Rialto Theatre—Spice up your summer evening with a film whose plot thrives on one part sheer romance, constructed from the love poems of Chile's Nobel laureate Pablo Neruda, and one part simplicity, as an unlikely friendship between an esteemed poet and his lovelorn letter carrier takes wing. Based on the novel Burning Patience by Chilean writer Antonio Skarmeta, the film tells the tale of Mario, a fisherman's son bored with his seaside life, and Neruda, a sensuous, womanizing poet who has been banned from his homeland and forced to live on the same island Mario inhabits. When Mario (played brilliantly by Massimo Troisi) signs up to deliver the letters Neruda (Philippe Noiret) sends to a voluptuous beauty, a scandal of small-town seduction fires up. But the film's main beauty lies in its earnest meditation on class relations and the magic seduction of words—the script was co-written by Troisi (who died just a day after shooting wrapped). Catch it tonight at 7 p.m. as part of Cinema Inc.'s 2008-09 season. Nonmembers can buy a prorated subscription at the door. Visit cinema-inc.org. —Kathy Justice
Koka Booth Amphitheatre—In December, just a month after seeing his contributions to Barack Obama's 2008 presidential campaign rewarded with a victory, John Legend performed at the grand opening of Durham's stately 2,800-seat theater, Durham Performing Arts Center. In a show where every song felt like a sermon, three things stood out: One, DPAC doesn't look like the rest of Durham. Two, Legend is really skinny for a soul crooner, which became apparent when he climbed atop his piano and sang "Green Light" in rocker-dude-tight leather pants. Third, I sat next to what seemed like Legend's entire Springfield, Ohio, family and was asked to hold one of his relative's kids for a few seconds. Wait, I thought this was baby-making music.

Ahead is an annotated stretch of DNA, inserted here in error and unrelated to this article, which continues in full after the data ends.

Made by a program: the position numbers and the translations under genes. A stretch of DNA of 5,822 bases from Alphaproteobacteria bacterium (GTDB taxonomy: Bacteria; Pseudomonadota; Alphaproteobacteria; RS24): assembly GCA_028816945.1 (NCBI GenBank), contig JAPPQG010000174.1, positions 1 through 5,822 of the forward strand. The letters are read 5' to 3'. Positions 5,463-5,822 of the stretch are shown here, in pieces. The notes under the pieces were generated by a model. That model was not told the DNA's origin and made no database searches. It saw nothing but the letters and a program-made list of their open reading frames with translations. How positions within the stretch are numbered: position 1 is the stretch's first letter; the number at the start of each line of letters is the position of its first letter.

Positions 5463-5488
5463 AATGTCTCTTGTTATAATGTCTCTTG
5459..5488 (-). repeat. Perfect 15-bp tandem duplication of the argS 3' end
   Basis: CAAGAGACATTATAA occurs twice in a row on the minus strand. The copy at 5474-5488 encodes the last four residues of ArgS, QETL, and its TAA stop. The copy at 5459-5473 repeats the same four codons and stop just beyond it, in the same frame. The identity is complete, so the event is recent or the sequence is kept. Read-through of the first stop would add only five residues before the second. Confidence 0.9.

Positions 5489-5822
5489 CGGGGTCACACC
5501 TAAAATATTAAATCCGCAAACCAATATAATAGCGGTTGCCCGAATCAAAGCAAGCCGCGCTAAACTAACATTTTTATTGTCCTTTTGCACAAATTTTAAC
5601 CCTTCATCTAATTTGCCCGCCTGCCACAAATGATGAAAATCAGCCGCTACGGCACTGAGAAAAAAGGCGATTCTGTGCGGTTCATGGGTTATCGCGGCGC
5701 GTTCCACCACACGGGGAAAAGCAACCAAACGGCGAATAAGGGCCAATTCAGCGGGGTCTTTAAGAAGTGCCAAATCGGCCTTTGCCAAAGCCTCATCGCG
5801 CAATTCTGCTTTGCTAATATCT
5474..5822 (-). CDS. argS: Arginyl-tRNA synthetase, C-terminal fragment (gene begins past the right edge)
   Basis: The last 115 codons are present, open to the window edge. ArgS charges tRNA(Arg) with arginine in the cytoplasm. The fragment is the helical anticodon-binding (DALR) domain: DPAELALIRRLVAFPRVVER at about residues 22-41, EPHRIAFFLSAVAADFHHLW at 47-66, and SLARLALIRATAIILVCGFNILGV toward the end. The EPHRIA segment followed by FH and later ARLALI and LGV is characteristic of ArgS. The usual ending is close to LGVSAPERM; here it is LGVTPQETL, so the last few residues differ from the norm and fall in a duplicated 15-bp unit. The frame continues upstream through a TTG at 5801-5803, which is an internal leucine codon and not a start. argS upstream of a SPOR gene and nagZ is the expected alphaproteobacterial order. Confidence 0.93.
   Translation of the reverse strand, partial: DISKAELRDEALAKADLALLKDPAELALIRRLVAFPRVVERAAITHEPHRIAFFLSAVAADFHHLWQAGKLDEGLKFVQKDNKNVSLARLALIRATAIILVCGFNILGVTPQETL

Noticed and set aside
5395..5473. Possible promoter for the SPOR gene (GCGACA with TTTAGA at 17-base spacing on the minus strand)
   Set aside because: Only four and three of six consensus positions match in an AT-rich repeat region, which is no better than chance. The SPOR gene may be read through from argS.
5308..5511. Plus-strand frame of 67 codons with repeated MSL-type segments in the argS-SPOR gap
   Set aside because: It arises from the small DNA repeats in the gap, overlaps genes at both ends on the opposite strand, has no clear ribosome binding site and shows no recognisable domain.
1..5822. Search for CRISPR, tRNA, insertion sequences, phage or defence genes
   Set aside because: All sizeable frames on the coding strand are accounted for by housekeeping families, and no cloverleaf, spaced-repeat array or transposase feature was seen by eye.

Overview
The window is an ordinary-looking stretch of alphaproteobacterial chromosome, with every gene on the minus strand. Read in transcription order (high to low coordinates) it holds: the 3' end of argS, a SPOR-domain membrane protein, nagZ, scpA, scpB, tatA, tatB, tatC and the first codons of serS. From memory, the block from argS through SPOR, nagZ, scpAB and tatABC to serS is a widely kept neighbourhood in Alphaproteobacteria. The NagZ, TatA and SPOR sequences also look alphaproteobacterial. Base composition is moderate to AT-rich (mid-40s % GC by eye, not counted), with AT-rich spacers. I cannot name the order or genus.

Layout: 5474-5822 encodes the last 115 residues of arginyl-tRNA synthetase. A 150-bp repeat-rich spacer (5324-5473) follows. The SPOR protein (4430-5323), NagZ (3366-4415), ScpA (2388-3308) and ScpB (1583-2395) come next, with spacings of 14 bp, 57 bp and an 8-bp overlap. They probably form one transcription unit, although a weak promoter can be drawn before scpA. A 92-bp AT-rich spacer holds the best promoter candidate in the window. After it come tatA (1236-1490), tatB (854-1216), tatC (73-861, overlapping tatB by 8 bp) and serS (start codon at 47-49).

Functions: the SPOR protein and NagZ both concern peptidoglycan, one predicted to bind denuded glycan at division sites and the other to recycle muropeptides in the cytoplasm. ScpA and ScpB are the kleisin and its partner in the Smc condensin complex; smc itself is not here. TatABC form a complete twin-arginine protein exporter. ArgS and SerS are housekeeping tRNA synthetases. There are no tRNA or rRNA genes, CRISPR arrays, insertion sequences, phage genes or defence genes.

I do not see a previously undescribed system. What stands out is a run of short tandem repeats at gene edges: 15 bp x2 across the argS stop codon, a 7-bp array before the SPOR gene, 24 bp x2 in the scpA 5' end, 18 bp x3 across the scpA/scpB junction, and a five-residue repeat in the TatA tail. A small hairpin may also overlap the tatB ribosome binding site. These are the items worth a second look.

But the thing that stands out about Legend lately is his versatility: One moment, he's the featured artist at the Democratic National Convention, the next, he's singing and sporting in rapper Rick Ross' "Magnificent" video, one of two lavishly dressed fellas sipping on Bacardi Limon with some caramel-toned vixens and betting big cheese on a high-stakes horse race. Don't be surprised: After all, none other than Kanye West introduced Legend to the music business (and co-produced his diverse debut, Get Lifted) and seems to have passed his alliterative mantra—"flaunt, focus and fortitude"—to Legend. India.Arie and Vaughn Anthony open the outdoor show at 6:30 p.m. Tickets are $41-$66; visit www.boothamphitheatre.com. —Eric Tullis
Slim's—Coed Brooklyn duo Object distills 10 years of American alternative rock into well-paced four-minute anthems of its own: The bass combines Dinosaur's lumbering, distorted pop and Nirvana's snarling angularity. At the surface, though, is a mix of Smashing Pumpkins' interest in the epic and involved, shifts in rhythm and motif running counter but augmenting the spartan simplicity of Object and its obsessions. Tonight, the band opens for Summers of Amber and Lonely H at 9 p.m. for $5. On Saturday, July 11, the band headlines at Jack Sprat at 9 p.m. —Grayson Currin